The robotic finger 14 provides the same bending configuration as a human hand and similar behavior to the human hand. With reference to Figs. 4a-4e, a robotic finger 14 generally includes a link 16, which is pivotally connected to a second link 18, with second link 18 pivotally connected to a third link 20. In addition, the first link 16 is mounted to a base 22. The links are pivotally connected at joints 24, 26, and 28, where a pivot shaft is passing through the interior link and connected to the outer link. The base 22 includes a single motor which can drive the finger using a trolley, pulleys, or a continuous belt. The finger 14 can have a lower surface 30, a middle gripping surface 32, and a fingertip surface 34. The surfaces 30, 32 can have a special material covering them providing grip for
different types of environment. The finger 14 includes 3 links and a base, however, it is envisioned that any number of links could be combined to form a finger using the same concepts.
 The human-like behavior of the hand assembly 2 is predictive. Predictive behavior is important because it provides intuitive and predictable grasping of any arbitrarily-shaped object, such as the artillery shell in Fig. 2. The fingers 4, 6, and 8 close at a uniform rate, but each will close independently to allow secure grasping of arbitrarily shaped objects such as rocks or other debris. The fingers also open uniformly. When gripping an object, the artillery shell in Fig. 2, first the link 16 will rotate about joint 24 until the link 16 comes into contact with an object and it cannot pivot anymore. If the link does not contact an object, it will eventually stop because it reaches its limit, when the two links meet, at which point the joint can no longer pivot because movement is blocked by the other. After the pivot of the link 16 stops, the second link 18 then begins to move and it will rotate around the joint 26, until it moves into contact with an object or it reaches a limit. When the second link 18 stops moving, only then will the link 20 begin moving, pivotally rotating until it moves into contact with an object or reaches its limit.
 For opening the hand, the behavior is the same. First, the link 16 pivots and the other two links 18 and 20 hold their position with respect to each other. Then link 18 will pivot, with link 20 remaining stationary until link 18 reaches a limit. Link 20 pivots last. Opening behavior resets the finger when it is fully opened and driving all the finger links to their stops.
 The ability of the links of the finger to hold position is useful for providing specific configurations when the hand must be preconfigured to match a job. The fingers can be pre- positioned because of tension. In one embodiment, a belt creates a preset amount of tension between the pulleys and their shafts. The finger can be prepositioned automatically or manually by an operator of the hand to conform to a particular situation. After pre- positioning, the finger can be closed while still retaining its configuration. For example, the relative positioning of the finger links may be preset when the job to be performed requires pinching or gripping. For example, the fingers are preset when the job to be performed requires pinching an object instead of gripping when picking up a set of wires. For such a job, the fingers of the hand assembly 2 can be positioned into a pinching configuration, such that the fingers remain straight, except for the fingertip at the end of the finger, which could be pre-positioned substantially horizontal in relation to the finger and ideal for mating with an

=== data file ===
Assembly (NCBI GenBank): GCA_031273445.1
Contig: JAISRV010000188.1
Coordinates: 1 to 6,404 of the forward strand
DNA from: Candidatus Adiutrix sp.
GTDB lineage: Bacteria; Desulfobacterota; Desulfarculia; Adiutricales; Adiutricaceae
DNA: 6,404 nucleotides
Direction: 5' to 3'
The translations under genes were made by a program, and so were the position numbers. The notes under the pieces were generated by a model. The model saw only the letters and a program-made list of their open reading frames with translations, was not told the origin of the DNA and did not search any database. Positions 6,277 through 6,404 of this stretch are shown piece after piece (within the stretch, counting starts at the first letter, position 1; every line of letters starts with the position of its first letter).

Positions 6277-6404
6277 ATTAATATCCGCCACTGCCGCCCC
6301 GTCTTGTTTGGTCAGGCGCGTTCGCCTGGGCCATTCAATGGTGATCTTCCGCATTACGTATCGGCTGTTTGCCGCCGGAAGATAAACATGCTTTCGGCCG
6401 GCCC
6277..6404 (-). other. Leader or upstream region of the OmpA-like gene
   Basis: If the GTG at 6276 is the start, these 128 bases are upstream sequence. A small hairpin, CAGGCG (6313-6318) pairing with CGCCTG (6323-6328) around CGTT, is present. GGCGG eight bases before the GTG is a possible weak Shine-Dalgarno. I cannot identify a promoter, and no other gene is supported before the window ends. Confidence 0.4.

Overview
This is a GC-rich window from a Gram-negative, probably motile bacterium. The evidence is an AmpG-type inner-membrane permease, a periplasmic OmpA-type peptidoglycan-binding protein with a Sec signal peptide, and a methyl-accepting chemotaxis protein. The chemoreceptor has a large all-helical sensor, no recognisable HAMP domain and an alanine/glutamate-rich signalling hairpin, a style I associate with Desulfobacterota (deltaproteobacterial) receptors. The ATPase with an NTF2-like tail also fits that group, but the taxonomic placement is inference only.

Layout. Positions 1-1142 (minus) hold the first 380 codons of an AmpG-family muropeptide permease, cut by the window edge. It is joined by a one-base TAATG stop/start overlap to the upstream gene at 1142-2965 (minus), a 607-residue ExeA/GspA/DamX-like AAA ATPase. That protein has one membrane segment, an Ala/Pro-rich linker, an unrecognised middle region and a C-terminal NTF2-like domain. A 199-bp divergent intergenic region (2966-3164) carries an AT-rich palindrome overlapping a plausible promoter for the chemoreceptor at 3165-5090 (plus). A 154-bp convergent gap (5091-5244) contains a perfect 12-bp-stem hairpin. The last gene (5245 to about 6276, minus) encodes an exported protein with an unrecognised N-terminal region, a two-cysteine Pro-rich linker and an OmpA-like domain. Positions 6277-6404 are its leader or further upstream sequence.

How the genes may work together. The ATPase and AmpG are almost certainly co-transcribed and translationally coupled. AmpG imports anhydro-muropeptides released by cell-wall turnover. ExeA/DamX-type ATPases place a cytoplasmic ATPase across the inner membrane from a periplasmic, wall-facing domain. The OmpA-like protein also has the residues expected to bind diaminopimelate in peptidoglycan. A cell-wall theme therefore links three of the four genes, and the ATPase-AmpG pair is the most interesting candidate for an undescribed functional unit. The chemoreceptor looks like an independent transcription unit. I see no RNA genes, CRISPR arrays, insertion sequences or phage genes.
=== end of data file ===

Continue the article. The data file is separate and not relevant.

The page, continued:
opposing finger to pick up a loose wire. With the fingers pre-positioned, the operator could then use the hand assembly to pinch objects.
 Static equilibrium occurs only when we are pinching in relation to pulley ratios. The static equilibrium is caused by an internal system of the finger assembly, such as joint pulleys and mechanical clutches. With reference to Fig. 4b, by removing link plate 36 and the corresponding link plates on each of the finger links 16, 18, and 20, the pulley system inside the robotic finger is shown. The robotic finger 14 includes a pulley system that provides the conformal movement of the finger links 16, 18 and 20. The finger 14 includes joint pulley 38, intermediate pulley 40, backloading intermediate pulley 42, joint pulley 44, intermediate pulley 46, and joint pulley 48. In addition, the finger base 22 includes a lower idler pulley 52. The pulleys have specific size based on the relative size of the links of the finger. The ratio of pulley radius to finger segment length produces a static equilibrium of the finger that applies when the finger is approximately straight.
 The conformal finger 14 uses the pulleys 38, 40, 42, 44, 46, 48, and 50 in combination with a belt 50 to provide transmission friction in the finger, causing the predictive behavior of the finger for control of the order for closing and opening the finger. The belt closing transfers the finger load to the finger elements and structure as well as creating the conformal behavior of the finger. For one embodiment, the belt is securely attached at both the trolley and the fingertip and the belt is pre-tensioned during installation to ensure contact with all pulleys when the belt is under load, however, other attachment techniques can be used, for example, where the belt is only attached at one end, such as the trolley or the fingertip. In addition, the belt can be threaded as one continuous loop. In another embodiment, a continuous high strength Kevlar reinforced belt can be used.